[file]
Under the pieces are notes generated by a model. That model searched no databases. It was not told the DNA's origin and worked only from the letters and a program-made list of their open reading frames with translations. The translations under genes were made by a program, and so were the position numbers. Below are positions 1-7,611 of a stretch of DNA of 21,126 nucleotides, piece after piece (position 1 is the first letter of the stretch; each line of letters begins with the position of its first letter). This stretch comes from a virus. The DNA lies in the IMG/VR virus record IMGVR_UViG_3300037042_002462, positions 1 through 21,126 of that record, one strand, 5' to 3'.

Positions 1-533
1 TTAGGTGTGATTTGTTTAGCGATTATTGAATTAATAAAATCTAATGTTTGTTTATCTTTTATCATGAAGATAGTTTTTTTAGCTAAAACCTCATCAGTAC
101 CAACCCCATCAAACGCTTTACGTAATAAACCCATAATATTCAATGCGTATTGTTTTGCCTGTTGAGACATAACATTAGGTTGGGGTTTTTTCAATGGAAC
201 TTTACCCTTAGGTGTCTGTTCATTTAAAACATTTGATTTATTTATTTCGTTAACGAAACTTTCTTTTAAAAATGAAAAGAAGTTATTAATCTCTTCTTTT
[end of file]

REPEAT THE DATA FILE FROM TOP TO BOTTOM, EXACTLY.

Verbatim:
Under the pieces are notes generated by a model. That model searched no databases. It was not told the DNA's origin and worked only from the letters and a program-made list of their open reading frames with translations. The translations under genes were made by a program, and so were the position numbers. Below are positions 1-7,611 of a stretch of DNA of 21,126 nucleotides, piece after piece (position 1 is the first letter of the stretch; each line of letters begins with the position of its first letter). This stretch comes from a virus. The DNA lies in the IMG/VR virus record IMGVR_UViG_3300037042_002462, positions 1 through 21,126 of that record, one strand, 5' to 3'.

Positions 1-533
1 TTAGGTGTGATTTGTTTAGCGATTATTGAATTAATAAAATCTAATGTTTGTTTATCTTTTATCATGAAGATAGTTTTTTTAGCTAAAACCTCATCAGTAC
101 CAACCCCATCAAACGCTTTACGTAATAAACCCATAATATTCAATGCGTATTGTTTTGCCTGTTGAGACATAACATTAGGTTGGGGTTTTTTCAATGGAAC
201 TTTACCCTTAGGTGTCTGTTCATTTAAAACATTTGATTTATTTATTTCGTTAACGAAACTTTCTTTTAAAAATGAAAAGAAGTTATTAATCTCTTCTTTT